What comes next...

And how to like it

Country Life Every Week - - Another Country -

HERE on the Suf­folk prairies, the death of Fidel Cas­tro has mostly gone un­no­ticed. There are no Cuban refugees in Bury St Ed­munds, al­though there are prob­a­bly some third­gen­er­a­tion Cuban-amer­i­cans sta­tioned at Lak­en­heath, the Amer­i­can base 45 min­utes from here. Still, the news switched on one of those home movies that re­side in the back of my mind.

My men­tal news­reel of the Cuban Mis­sile Cri­sis is eas­ily re­trieved be­cause we had daily drills at my el­e­men­tary school in case the Rus­sian mis­siles sta­tioned 200 miles from the Amer­i­can coast­line came our way. We had plenty of rea­son to be scared be­cause any mis­siles aimed at Wash­ing­ton or New York had to go right over our Mis­sis­sippi heads.

My main mem­ory of those ‘duck and cover’ ex­er­cises was the dis­cov­ery of crops of chew­ing gum stuck un­der­neath the desks, grey wads the size of the ticks we pulled from our dogs. I was a squea­mish child and my dis­gust out­weighed my fear.

My other mem­ory was the bomb shel­ter built a year ear­lier by our neigh­bours, the Ri­leys. My par­ents were scathing about this shel­ter. My fa­ther’s ap­proach to the end of civil­i­sa­tion was to buy a cou­ple of cases of Jim Beam and store them in the gun closet. He made no pro­vi­sion for his chil­dren, un­like Mr Ri­ley, who thought of ev­ery­thing.

Vis­its to the bomb shel­ter were for­bid­den, but their son Jim knew where the key was kept. We would sneak down and gaze in won­der at the neat rows of flash­lights, lanterns, matches, tins of tu­nafish, Vienna sausages and pineap­ple chunks, Chee­rios, Gra­ham crack­ers and pow­dered milk, a stack of Na­tional Geo­graph­ics, a metal first-aid cabi­net and shelves of bot­tled wa­ter and Dr Pep­per.

The Ri­leys were Bap­tists, so there was no Bour­bon, but there were two bunk beds, a crank that would pro­vide ven­ti­la­tion and two buck­ets with a bag of lime in a corner. ‘That’s the bath­room,’ Jim told me. This was long be­fore I read Anne Frank’s di­ary, but the shel­ter had an ad­dic­tive spook­i­ness.

One day, I no­ticed a shot­gun propped up in the corner. ‘Is that to shoot the Rus­sians?’ ‘Nope,’ came Jim’s solemn re­ply. ‘It’s to shoot the peo­ple who try to get in here. All the folks who don’t have a bomb shel­ter.’ I must have got the mes­sage be­cause I never went back.

The Cuban Mis­sile Cri­sis lasted only 13 days and the rage for bomb shel­ters wound down af­ter a cou­ple of years. All the same, it’s pa­thetic irony that the un­re­pen­tant Cas­tro is de­part­ing his earthly rev­o­lu­tion as Pres­i­dent-elect Don­ald Trump takes of­fice. Cas­tro tried to turn his small is­land into a con­ti­nent and Mr Trump wants to turn his hunk of con­ti­nent into an is­land. With­out Fidel hov­er­ing in Ha­vana, how­ever, I’m less wor­ried about Mr Trump’s threats to over­turn Obama’s restora­tion of diplo­matic re­la­tions between Cuba and the USA af­ter five decades: ‘Obama got a bad deal! I could’ve got a much bet­ter deal!’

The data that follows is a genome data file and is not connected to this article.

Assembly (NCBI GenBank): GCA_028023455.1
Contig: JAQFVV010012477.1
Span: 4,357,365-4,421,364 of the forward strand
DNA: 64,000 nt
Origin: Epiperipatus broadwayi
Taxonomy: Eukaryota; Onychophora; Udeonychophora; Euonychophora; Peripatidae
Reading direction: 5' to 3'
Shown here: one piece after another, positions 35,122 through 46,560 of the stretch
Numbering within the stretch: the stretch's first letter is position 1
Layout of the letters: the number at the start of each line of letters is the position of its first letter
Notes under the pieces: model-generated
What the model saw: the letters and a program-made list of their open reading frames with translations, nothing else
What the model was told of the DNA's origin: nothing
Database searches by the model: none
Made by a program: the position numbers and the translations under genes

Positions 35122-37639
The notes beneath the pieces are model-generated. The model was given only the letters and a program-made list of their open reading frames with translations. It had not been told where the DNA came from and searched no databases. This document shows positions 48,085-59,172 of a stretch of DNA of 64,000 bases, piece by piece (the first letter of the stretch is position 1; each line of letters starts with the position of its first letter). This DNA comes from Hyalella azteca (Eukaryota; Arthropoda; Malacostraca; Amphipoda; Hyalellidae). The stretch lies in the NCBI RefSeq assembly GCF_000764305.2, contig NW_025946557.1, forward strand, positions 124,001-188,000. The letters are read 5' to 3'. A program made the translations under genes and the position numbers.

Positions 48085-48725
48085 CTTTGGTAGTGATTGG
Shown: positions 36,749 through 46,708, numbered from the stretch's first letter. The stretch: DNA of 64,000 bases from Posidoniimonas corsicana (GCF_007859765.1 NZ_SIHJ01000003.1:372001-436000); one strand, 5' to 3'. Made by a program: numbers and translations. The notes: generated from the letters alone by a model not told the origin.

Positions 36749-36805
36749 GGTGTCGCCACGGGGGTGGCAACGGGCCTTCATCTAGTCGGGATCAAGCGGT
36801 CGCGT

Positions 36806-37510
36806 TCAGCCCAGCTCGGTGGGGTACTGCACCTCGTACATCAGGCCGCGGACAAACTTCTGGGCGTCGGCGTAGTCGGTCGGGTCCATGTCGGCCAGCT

The Pres­i­dent-elect has al­ready checked out sites for ‘Trump Cubana’ and I sus­pect he’ll qui­etly ig­nore the re­sent­ful el­derly Cuban-amer­i­cans who gave him their vote. If I read that Trump buys Guan­tanamo Bay, bull­dozes it to the ground and builds Mar-a Lago II, I won’t think it’s ‘fake news’.

I’ve now had nearly a month to get used to the idea of a Pres­i­dent Trump. Thank you for ask­ing, but, no, I’m not feel­ing bet­ter as time passes. I’ve lis­tened to Ra­dio 4’s Letters from Amer­ica and Points of View and read thou­sands of words about how Trump heard ‘the voice of for­got­ten Amer­i­cans’, but Hil­lary lis­tened to Beyoncé and Cher; how Trump held mass ral­lies in the Rust Belt, but Hil­lary held fundrais­ers in Hol­ly­wood. I feel like an earth­quake vic­tim who can hear the ra­dio, but can’t hear the voices of res­cuers.

The truth is that nei­ther can­di­date was good enough. I re­alised that when the black church in Greenville, Mis­sis­sippi, was set ablaze and large white letters painted on the side read Vote Trump. I didn’t ex­pect him to show up (he’d ap­peared in the state a cou­ple of months ear­lier at an all­white rally with Nigel Farage), but I wish Hil­lary had.

‘I’ve had nearly a month to get used to the idea of a Pres­i­dent Trump. No, I’m not feel­ing bet­ter ‘Cas­tro tried to turn his small is­land into a con­ti­nent and Mr Trump wants to turn his hunk of con­ti­nent into an is­land

My friend Ray­mond emailed from Dublin: ‘Robert Kennedy would have can­celled his sched­ule, headed south and given the mem­bers of the burned-out church and the coun­try the two things miss­ing from this cam­paign: com­fort and elo­quence.’ Re­mem­ber­ing Kennedy’s words on the cam­paign trail—‘that hu­man his­tory is shaped each time some­one stands up for an ideal or acts to im­prove the lot of oth­ers or strikes out against in­jus­tice’— makes the ab­sence of grace and ideals in this cam­paign feel even sad­der.

I’m more em­bar­rassed than ter­ri­fied that this petu­lant nar­cis­sist will have the nu­clear code in his pocket. I also re­alise that my lib­eral elit­ist’s bomb shel­ter—a wine cel­lar with a few good bot­tles and the last case of whisky my fa­ther-in-law bought be­fore the 1983 Bud­get—might not get me through the four years ahead. I’ll add to it—two stacks of COUN­TRY LIFE and a box of can­dles— as soon as I fin­ish the book that ar­rived this morn­ing. Called What Comes Next and How to Like It, it’s a med­i­ta­tion on age­ing, fam­ily, dogs and life’s woes. I’ll let you know if it works.

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